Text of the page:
Hasty Pudding Theatricals
Formed in 1795 as an artistic-minded fraternity, the Pudding began hosting mock trials of such phenomena as timely Harvard presidents and the study of mathematics. The Pudding put up its first full performance, of a well-known tragic burlesque entitled Bombastes Furioso, on December 13th, 1844. It has performed a production every year since, except twice during World War I and twice during World War II. After a period of producing popular comedies written by established playwrights, the Pudding began to write its own shows, starting with a production of Dido and Aeneas written by Owen Wister in 1882.
Previous members of the Theatricals have included Theodore Roosevelt, Franklin Delano Roosevelt, J.P. Morgan, Oliver Wendell Holmes, William Randolph Hearst, lyricist Alan Jay Lerner, Oscar winner Jack Lemmon, humorist Andy Borowitz, artist Henry Ives Cobb, Jr., and former Massachusetts governor William Weld.
Although the cast remains all-male (with female parts performed by actors in drag), women participate in the productions as writers, composers, orchestra, and members of the business staff and tech crew. Each spring, the Theatricals holds a 5-week run in Cambridge, Massachusetts, and then tours to New York City and Bermuda.
The Pudding's long history has served two seemingly contradictory functions. On the one hand its deliberately retro theatrical trappings (all-male cast; all-live pit orchestra with no computers or synthesizers; silly plots full of crude jokes, low production values, collegiate humor and anachronistic puns) seem to preserve a museum-piece approach to musical theater.
Yet the Pudding has served for decades as an incubator of new talents: Pudding graduates are leaders in the fields of writing, directing, and performing in theater, television, movies and the other arts. The last three winners of the prestigious annual Ed Kleban Award for achievement in lyric writing have each been Pudding graduates. Pudding librettist Mark O'Donnell won a Tony Award in 2003 for co-authoring the book for Hairspray. He also co-authored the book for the Broadway musical Cry-Baby; its lyrics were penned by fellow Pudding alum David Javerbaum, who has won eight Emmy Awards as head writer for The Daily Show -- which also featured comedian Mo Rocca, a former Pudding librettist and President. Pudding Actor Jerry Colker won the Drama Desk Award for authoring the book for the Off-Broadway musical Three Guys Naked From the Waist Down. Actress Rashida Jones (seen in Parks and Recreation, The Office, Boston Public, and the film I Love You, Man) co-composed the score of the show during her senior year. Paris Barclay wrote two Pudding shows and later won two Emmys for directing NYPD Blue. Pudding actor and composer Laurence O'Keefe wrote the music and lyrics for the Off-Broadway show Bat Boy: The Musical; and he and his wife, Pudding librettist Nell Benjamin co-wrote the score to the Broadway musical Legally Blonde. Pudding bookwriter Mark O'Keefe co-wrote and co-produced the movies Bruce Almighty and Click.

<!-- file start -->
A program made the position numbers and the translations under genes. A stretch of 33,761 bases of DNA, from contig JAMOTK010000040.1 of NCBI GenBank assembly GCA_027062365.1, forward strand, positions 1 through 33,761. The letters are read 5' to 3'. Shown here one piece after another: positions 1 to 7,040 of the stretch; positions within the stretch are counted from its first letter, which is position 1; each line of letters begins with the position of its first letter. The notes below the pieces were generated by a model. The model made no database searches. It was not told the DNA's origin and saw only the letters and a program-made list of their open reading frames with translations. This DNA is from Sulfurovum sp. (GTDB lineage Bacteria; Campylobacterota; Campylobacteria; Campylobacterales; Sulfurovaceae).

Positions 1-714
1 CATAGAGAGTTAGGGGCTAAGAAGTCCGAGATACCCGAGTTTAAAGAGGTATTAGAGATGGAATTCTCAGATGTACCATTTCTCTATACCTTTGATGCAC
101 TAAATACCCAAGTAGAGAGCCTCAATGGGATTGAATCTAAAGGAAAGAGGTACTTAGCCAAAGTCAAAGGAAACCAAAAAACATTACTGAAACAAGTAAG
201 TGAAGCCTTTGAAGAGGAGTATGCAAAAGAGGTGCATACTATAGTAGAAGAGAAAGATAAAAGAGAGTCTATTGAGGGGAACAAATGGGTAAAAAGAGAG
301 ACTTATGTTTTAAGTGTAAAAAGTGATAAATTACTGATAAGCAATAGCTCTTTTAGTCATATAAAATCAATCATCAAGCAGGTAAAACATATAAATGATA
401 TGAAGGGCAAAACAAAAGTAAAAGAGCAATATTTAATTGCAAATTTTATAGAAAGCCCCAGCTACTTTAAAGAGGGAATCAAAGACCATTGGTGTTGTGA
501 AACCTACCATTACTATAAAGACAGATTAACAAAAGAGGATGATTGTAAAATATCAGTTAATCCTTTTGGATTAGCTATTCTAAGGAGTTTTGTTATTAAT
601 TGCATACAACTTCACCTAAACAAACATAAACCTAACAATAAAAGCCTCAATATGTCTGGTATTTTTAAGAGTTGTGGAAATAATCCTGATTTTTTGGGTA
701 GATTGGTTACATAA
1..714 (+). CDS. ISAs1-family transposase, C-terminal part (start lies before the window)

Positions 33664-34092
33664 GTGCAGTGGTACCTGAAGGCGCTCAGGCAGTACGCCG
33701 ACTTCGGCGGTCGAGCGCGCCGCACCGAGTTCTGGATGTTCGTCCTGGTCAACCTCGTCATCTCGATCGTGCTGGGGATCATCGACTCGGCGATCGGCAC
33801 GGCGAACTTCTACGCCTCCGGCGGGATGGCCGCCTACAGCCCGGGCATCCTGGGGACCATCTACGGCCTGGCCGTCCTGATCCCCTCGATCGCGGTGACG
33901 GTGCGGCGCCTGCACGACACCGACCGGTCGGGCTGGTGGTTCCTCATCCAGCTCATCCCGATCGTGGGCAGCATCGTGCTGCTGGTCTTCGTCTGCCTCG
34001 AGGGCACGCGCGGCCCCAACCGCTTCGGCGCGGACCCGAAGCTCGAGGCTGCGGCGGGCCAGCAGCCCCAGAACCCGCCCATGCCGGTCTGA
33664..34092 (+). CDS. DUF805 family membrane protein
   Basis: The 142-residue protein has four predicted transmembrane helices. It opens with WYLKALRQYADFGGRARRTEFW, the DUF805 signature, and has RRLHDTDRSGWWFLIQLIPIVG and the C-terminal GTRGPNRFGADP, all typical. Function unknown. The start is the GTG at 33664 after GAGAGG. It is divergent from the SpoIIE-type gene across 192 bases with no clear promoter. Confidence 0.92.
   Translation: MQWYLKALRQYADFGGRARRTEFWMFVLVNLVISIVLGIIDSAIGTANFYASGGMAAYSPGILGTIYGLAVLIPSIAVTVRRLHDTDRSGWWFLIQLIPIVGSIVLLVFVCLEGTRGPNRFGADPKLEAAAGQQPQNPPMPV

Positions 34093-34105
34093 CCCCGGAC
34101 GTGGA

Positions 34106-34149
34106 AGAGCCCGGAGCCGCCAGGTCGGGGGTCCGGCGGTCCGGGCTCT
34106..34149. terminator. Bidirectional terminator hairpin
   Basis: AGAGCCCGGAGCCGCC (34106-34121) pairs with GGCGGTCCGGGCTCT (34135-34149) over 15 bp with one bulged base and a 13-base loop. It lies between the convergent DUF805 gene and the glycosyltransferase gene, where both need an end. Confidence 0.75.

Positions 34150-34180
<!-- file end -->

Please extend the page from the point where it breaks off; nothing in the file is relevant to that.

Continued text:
Origins of name
The name comes from a Colonial Era (originally British) dish called hasty pudding, a kind of porridge made from cornmeal with molasses, honey or other ingredients, a New World cousin to the Italian polenta; called "hasty" because it is cheap and easy to make. It is not clear whether the dish was originally a staple or a dessert, but it is now served for dessert at the banquets thrown by the Pudding, such as opening night celebrations and the annual 'roasts' for their Man/Woman of the Year (see below).
The society is notable for their annual selection of famous entertainers as Woman of the Year (since 1951) and Man of the Year (since 1967). These awards are usually treated with great seriousness by the honorees, who always attend the awards ceremony, and are treated to a celebratory "roast," and a parade.
Below is a list of those who have received the award:
Men and Women of the Year
List of annual productions
- "History". Hasty Pudding Theatricals. Retrieved February 6, 2010.
- "History". Alumni. Retrieved February 6, 2010.
- "Past Show Titles". Hasty Pudding Theatricals. Retrieved February 6, 2010.
- "Past Men and Women of the Year". Hasty Pudding Theatricals. Retrieved February 6, 2010.
- "Past Show Titles | Hasty Pudding Theatricals". Hastypudding.org. Retrieved 2012-04-23.